The Importance of Visual Storytelling
I’ve been reading a lot of articles lately extolling the virtues of storytelling in marketing. Generally, these articles tend to revolve around a brand using stories as a motivational tool to encourage potential customers to interact, buy, or contact. Unless you’re Christopher Nolan, we tend to think of storytelling as a narrative, linear, start-to-finish path from opening sentence to close, unfolding over time. But successful storytelling can be more than that. A single, flat, static image can convey an entire story and, at its best, can form an iconic communicative tool that can be used to motivate and move.
Take for example the 1967 Flower Power photograph by Bernie Boston of a young man in a turtleneck sweater placing flowers into the barrels of the guns of National Guardsmen at a war protest on the National Mall in Washington, DC. The black-and-white image tells a story of conflict and peaceful protest, of defiance and culture clash. Similarly, the “Tank Man” photo taken by Jeff Widener in 1989 showing a sole man stopping an advance of a column of tanks in Beijing, illustrates the power of a single image to tell a story. Like the Flower Power image, it communicates defiance, opposition, and protest, of one versus many, of civilian versus military, of individuality versus the collective. These single images tell powerful stories that connect us viewers to the events unfolding before our eyes.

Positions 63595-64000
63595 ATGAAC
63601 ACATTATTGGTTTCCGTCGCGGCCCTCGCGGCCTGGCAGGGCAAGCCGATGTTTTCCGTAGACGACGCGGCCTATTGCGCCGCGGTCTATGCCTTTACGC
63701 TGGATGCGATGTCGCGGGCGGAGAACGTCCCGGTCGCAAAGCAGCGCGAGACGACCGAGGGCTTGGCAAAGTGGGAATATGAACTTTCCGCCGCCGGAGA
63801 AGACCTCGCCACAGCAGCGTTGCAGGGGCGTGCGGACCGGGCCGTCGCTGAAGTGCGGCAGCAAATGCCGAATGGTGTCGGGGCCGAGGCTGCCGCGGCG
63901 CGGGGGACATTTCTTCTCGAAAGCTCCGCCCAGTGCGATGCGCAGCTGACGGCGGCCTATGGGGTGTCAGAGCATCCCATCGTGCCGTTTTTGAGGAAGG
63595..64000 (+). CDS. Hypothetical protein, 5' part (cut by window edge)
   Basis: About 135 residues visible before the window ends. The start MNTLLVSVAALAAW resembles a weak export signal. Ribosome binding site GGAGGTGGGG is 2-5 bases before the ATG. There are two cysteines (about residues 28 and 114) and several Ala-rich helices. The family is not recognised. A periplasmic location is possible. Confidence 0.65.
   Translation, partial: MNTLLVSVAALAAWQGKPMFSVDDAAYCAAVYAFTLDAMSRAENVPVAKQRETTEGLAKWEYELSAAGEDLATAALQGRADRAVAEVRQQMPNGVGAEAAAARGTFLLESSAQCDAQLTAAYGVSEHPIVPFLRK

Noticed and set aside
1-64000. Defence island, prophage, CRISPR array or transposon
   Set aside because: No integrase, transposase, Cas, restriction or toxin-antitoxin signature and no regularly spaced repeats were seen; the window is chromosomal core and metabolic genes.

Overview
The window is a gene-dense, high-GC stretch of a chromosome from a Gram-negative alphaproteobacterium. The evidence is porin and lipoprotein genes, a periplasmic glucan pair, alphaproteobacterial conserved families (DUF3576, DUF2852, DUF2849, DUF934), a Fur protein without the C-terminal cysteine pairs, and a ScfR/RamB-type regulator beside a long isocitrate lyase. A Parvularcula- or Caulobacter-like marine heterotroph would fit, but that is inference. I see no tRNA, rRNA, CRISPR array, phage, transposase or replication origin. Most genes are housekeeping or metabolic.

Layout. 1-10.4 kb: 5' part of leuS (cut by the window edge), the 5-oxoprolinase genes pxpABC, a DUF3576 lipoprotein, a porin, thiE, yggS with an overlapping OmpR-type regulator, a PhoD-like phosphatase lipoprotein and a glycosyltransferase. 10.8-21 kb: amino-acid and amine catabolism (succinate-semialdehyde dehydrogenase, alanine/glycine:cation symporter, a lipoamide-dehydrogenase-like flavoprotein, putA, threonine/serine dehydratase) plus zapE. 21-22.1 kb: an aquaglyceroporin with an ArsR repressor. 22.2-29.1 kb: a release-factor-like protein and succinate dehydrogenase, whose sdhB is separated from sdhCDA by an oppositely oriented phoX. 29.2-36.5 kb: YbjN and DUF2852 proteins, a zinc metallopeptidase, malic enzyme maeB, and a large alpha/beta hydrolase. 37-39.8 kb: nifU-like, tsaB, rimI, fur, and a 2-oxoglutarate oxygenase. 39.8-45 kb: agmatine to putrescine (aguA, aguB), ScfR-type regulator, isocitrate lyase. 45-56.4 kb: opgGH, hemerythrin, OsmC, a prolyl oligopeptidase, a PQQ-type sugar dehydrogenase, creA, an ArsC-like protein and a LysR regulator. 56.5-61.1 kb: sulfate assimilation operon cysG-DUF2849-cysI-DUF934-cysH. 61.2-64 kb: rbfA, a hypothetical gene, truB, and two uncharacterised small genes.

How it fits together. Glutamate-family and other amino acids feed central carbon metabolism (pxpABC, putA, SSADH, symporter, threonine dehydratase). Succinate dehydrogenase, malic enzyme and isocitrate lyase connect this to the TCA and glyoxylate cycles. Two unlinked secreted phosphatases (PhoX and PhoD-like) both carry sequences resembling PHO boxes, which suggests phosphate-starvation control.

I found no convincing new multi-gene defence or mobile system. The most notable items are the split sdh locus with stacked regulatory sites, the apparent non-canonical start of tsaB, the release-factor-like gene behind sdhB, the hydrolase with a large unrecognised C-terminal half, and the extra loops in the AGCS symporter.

But not all visual storytelling is about protest and conflict. Cartoonists have always known that a well-crafted illustration can tell a story in a single frame. Nast’s depictions of Boss Tweed at the end of the 19th century are justly credited with bringing him and his corrupt Tammany Hall cronies down. As Tweed famously said, “I don’t care a straw for your newspaper articles. My constituents can’t read. But they can’t help seeing them damn pictures.”
Today, we live in a society where the generation and dissemination of photos is as easy as clicking a button on our phones. Most photos posted to Instagram are simple documentary photos—this is my dinner, this is me with my friends, this is a sunset on the beach. They’re fine and can be beautiful but often lack the storytelling of a truly compelling image.
Have a look at the “Distracted Boyfriend” image that has become a meme. It tells a story at a single glance and people all over the internet have modified it again and again to tell other stories, their stories. While funny, the image is a great example of how a simple image can tell a story that’s larger than the frame of the photo and how it can be used to communicate larger issues.
Why is this stuff important?
Sometimes it’s important that a photograph serve as a means to document something tangible. A photo of a model wearing a shirt on an e-commerce site should properly document how that shirt looks when warn, for example. But many times clients miss out on the opportunity to communicate a larger, more nuanced story to an audience because they’re only thinking that a photo should only do just that—document. Photographs on a restaurant website shouldn’t just document the food, they should tell the story of the place, the people, the energy of the environment. Photos of a college campus should not just document the buildings and people but should show lively interaction, show the context within the larger world, and should communicate the story and mission of the school to the prospective student, donor, or alum. In business, visual storytelling has the opportunity to connect and resonate with potential customers, employees, partners, and investors, by communicating the uniqueness of your business and differentiating it from competitors through simple, powerful, and effective means.
And, after all, don’t you want your story told?